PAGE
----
No, this is not an oxymoron.
Sometimes the online autistic community reminds me of junior high.
No, I’m not saying that autistic people are immature, so please wipe that from your mind right now. I’m saying that the thing that makes junior high (and in fact the rest of society) difficult for many people (hardly just autistic people) is inside the autistic community too.
Now, I know we’re not robots, and I know that we too are going to have people we highly respect and like – and are more likely to take them seriously than other people. We know these people, after all. So I’m not saying this is a completely bad thing – it’s not. But it’s also not a completely good thing.
Over the last several years at Autreat (maybe the last 3 or 4?), I’ve noticed a change from Autreats previously. I didn’t go last year, so I don’t know if it changed last year or not. What I noticed was two things, and I didn’t consider either particularly good, although both come from something that is good. I suspect this is a wider community thing, and I think we need to look not just at Autreat but at our community as a whole. We need to shape up.
First, I noticed a lot less manners. No, not the typical social skills stuff we’re taught, but things like recognizing that other people might be impacted by your own behavior. Things like actually respecting people’s red badges. Things like trying to figure out how someone interacts at the start of an interaction because you care about their style of interaction, too, not just your own. Things like not doing things that you know will bother other people. Yes, autistic people can and should have manners. Having autism is not an excuse to be rude or inconsiderate. Yes, it means we might not recognize social cues, we might not realize that we’re bothering someone, or we might interact in ways that make others uncomfortable. But there is a huge difference between doing it accidentally and doing it intentionally (and then using “I’m autistic” as cover). It seems like the autistic community has been slowly getting more and more selfish over the years (although I know that there are many, many exceptions to that).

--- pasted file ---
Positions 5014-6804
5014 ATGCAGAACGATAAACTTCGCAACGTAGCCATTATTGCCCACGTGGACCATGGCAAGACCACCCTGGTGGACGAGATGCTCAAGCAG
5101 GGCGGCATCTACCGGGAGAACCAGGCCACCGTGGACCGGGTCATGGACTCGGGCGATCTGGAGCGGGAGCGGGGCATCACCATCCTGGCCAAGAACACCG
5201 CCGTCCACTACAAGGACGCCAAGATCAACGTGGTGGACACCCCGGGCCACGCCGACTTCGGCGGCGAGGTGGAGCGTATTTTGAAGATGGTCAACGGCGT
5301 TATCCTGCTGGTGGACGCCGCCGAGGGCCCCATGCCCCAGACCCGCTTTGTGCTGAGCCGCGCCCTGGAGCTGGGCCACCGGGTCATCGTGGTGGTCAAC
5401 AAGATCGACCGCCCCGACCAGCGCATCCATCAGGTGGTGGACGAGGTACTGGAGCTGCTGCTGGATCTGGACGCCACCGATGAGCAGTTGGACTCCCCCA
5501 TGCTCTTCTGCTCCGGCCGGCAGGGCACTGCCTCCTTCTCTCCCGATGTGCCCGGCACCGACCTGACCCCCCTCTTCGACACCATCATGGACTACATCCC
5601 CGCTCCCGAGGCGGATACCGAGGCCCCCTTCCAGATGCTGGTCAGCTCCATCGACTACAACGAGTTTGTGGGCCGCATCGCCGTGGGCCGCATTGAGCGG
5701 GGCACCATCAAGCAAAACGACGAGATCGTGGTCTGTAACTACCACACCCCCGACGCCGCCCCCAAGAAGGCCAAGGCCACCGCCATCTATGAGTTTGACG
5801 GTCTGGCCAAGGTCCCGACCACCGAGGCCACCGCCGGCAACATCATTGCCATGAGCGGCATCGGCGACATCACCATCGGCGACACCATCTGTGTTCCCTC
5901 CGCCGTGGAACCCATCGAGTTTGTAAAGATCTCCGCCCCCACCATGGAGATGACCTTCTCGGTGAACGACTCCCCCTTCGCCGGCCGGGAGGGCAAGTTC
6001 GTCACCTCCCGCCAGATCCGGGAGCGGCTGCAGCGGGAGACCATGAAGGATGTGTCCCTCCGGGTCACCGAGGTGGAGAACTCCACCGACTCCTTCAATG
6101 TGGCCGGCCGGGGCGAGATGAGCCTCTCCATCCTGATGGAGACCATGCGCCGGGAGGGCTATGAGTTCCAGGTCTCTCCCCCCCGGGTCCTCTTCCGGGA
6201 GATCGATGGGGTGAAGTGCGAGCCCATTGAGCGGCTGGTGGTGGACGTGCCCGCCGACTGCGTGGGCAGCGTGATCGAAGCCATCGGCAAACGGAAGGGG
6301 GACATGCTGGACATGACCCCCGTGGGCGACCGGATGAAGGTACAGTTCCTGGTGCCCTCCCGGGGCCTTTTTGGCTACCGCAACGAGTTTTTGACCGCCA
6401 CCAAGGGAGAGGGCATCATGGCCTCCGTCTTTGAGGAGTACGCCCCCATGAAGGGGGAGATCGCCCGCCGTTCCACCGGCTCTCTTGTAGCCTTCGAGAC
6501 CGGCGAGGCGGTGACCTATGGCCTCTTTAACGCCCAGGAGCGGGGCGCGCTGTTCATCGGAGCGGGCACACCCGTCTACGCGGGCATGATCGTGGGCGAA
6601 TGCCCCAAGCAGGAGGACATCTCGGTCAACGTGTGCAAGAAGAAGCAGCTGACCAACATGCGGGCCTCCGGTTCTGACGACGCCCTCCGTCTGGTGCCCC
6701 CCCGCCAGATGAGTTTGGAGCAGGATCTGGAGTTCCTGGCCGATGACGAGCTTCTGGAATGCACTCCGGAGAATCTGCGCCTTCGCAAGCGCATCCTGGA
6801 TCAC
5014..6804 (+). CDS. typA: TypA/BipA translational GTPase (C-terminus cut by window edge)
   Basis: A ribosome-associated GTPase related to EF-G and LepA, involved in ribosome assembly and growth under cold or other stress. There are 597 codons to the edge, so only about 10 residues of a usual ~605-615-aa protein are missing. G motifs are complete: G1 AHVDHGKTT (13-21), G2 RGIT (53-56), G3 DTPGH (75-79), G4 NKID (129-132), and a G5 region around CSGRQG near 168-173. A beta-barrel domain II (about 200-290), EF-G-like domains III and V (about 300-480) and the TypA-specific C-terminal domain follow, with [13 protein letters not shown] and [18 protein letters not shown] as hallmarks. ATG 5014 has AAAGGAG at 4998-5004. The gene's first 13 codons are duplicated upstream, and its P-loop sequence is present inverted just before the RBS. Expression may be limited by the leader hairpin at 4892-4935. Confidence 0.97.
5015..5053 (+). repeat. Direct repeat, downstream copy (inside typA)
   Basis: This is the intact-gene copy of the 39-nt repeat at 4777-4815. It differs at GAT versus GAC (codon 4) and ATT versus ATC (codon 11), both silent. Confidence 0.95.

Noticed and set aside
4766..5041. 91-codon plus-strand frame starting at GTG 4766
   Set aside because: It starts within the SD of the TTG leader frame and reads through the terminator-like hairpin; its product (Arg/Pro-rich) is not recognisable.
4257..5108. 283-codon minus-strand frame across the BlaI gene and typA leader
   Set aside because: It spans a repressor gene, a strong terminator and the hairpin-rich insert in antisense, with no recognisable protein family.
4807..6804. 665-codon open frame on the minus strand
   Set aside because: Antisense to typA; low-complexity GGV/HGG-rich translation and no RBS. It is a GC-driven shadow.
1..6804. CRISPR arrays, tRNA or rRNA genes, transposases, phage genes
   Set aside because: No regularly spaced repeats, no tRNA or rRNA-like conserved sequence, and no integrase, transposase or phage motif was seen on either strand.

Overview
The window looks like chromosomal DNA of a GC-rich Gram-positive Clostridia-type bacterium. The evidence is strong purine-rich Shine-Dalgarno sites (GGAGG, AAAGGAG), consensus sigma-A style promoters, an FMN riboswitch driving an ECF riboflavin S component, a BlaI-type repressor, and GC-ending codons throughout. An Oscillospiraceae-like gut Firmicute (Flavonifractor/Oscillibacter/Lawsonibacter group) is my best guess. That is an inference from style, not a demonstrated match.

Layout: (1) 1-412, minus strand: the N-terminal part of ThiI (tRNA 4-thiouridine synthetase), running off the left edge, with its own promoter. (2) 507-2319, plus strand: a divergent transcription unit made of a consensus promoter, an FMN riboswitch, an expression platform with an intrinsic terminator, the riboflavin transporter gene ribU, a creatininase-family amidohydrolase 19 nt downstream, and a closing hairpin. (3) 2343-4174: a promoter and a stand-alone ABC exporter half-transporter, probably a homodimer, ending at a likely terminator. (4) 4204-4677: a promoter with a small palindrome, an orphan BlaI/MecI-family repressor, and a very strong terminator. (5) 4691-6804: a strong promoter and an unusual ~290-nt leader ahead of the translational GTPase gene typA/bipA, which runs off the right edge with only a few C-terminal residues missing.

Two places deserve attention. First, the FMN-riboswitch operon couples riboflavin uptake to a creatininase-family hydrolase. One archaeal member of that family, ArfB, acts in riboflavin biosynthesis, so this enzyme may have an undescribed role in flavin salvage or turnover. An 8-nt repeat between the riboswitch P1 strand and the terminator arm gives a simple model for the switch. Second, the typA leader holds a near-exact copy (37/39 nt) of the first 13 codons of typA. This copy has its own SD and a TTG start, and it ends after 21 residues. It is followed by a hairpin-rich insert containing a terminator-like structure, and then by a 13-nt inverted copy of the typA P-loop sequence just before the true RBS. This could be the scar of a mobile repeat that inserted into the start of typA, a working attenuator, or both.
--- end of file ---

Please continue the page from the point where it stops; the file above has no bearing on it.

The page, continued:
Second, and I think related to the above, is the rise of more cliques. There have always been autistic cliques when autistic community exists, despite conventional wisdom that says we think logically and don’t blindly build groups or follow leaders. And I think there’s a reason for the rise of cliques: we are meeting each other a lot more often now.
In 2002, when I first attended Autreat and met autistic community, I knew nobody there. Not one person. I learned that others like me exist. And I learned how important it was to see that we exist. A bunch of people there were in the same boat and knew nobody. We spent the week together and enjoyed our time with each other. There certainly were cliques, even then, but there were a lot of people not in any cliques.